The love-hate relationship in the mining sector

Achmad Syafriel, Analyst

An investor-focused environment is needed before Indonesia can make the most out of its natural resources.

A few weeks ago, I attended a panel discussion about the development of mining in emerging economies. The keynote speaker was a director of a major Brazilian mining company. He shared some interesting insights about CVRD, his company, in its journey to becoming a global commodities producer.

Established in 1942 by the Brazilian government, CVRD went public in 1997. The company's market capitalization has grown from only US$10 billion to over US$150 billion currently.

Now they are the second largest integrated diversified metals and mining company, and have operations in many locations around the world, including Indonesia.

The company is the world's largest producer of the iron ore and pellets needed for producing steel. It is also one of the largest producers of nickel, a raw material used in the production of stainless steel, and also produces other metals, such as copper, bauxite, and manganese.

CVRD's success story should serve as an example to Indonesian mining companies. Indonesia has abundant natural resources. But of the many domestic mining companies, none are anywhere near the size of Brazil's CVRD, or any other global mining company. Regulatory uncertainties may have been a key barrier in this regard.

The mining sector requires huge investment and is fraught with high risk. Geological data may show potential reserves in certain areas; however mining companies still need to perform further expensive tests to ensure the technical and economic feasibility of exploration before progressing to the exploitation stage.

Exploration and exploitation work is cost intensive and requires hi-tech expertise. All of these costs must be borne by the mining companies. So, many foreign companies have been invited to invest in tandem with local mining companies. These companies then sign agreements with the government to conduct exploration and production work under specific profit-sharing schemes and for specific periods of time.

But Indonesia has always had a love-hate relationship with the mining companies. On one hand, the present legislation and regulations are often criticized for being insufficiently in favor of Indonesia. The profit scheme is often more beneficial to the foreign companies than the state as the owner of the resources.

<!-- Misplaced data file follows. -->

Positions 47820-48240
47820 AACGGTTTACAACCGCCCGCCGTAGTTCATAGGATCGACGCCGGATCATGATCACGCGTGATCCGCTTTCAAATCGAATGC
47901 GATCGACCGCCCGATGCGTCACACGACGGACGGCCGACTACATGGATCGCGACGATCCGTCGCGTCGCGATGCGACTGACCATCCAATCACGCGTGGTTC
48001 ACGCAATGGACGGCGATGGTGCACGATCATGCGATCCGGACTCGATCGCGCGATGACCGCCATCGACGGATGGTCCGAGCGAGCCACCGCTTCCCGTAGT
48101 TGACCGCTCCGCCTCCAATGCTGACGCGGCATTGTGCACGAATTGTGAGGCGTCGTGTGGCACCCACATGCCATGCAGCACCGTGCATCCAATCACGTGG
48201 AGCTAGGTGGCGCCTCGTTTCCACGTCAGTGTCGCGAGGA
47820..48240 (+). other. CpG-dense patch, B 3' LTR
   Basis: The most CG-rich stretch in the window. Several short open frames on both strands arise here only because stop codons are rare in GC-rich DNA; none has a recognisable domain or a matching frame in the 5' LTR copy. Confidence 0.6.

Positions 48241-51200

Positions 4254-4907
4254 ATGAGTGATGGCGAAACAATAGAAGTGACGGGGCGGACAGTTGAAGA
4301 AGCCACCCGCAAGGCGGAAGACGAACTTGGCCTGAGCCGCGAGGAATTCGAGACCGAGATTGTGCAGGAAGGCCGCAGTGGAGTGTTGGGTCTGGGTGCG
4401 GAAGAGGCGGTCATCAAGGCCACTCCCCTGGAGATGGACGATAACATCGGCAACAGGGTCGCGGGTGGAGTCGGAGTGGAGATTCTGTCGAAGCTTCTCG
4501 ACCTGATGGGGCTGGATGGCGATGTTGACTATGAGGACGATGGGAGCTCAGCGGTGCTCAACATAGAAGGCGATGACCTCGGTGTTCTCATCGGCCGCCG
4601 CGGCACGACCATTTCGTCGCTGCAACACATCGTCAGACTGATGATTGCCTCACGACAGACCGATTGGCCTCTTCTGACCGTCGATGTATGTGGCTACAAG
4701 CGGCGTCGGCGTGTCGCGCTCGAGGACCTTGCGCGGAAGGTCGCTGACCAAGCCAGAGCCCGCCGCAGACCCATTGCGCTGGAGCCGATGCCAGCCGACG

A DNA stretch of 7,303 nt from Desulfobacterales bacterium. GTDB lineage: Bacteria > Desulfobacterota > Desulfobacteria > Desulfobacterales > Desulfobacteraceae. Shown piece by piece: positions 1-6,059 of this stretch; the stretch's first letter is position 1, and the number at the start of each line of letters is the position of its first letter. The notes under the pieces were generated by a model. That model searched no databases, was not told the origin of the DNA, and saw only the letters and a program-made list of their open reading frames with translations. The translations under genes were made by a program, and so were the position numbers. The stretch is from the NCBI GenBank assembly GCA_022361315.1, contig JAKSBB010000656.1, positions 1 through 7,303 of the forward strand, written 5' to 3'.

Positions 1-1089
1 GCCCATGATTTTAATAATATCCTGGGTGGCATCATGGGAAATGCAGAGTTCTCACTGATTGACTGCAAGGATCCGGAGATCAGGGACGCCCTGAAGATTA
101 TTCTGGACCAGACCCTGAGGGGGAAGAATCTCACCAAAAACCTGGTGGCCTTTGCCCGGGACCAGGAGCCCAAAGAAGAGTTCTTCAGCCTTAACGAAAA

But on the other hand, the government must be able to provide more certainty to the mining companies. For example, there have been a number of instances whereby higher royalties and corporate taxes, in addition to what was initially agreed, have been demanded from the mining companies. This does not provide good publicity for the investment climate.

Another issue that needs tackling is the uncertainties regarding Contracts of Work (CoWs). Every mining company operates under a Contract of Work. This elaborates on the details of the agreement, such as the areas covered by the CoW and its duration. A company should not face any other obstacles to performing its work inside the areas covered by the CoW.

However, the reality is different. In many cases, forestry regulations conflict with valid CoWs. The areas covered by CoWs are frequently designated as protected forests by the Forestry Ministry. This prohibits exploitation work, and requires the company to obtain an additional permit from the Ministry, thus creating unnecessary uncertainty.

To better manage the mining sector, the government together with parliament, is preparing a new mining law. Unfortunately the bill as it currently stands is beset by various shortcomings that could further exacerbate the problems.

Before the rolling out of local autonomy, the central government was the only authority that could sign mining agreements and issue permits. Under the mining bill, companies will have to obtain a variety of permits from local governments. They will need one permit for exploration and another for exploitation.

This only serves to give rise to further uncertainty: mining companies have to spend huge sums to undertake exploration work. However, the exploitation permit could eventually be given to another company at the local government's discretion.

The term "permit" should also be reconsidered since it does not accord adequate legal status to mining companies, as opposed to contractual agreements that provide greater detail about the rights and obligations of each party (i.e., the government and the company). Permits can be revoked at any time, unlike an agreement.

A better share of profit for the Indonesian public is important. But companies must be willing to invest in the first place before any revenue can arise. The new mining law, when eventually enacted, should be able to provide certainty and encourage more investment. To achieve this, a lot still needs to be done.

- The writer is an analyst in the research department of PT Bahana Securities
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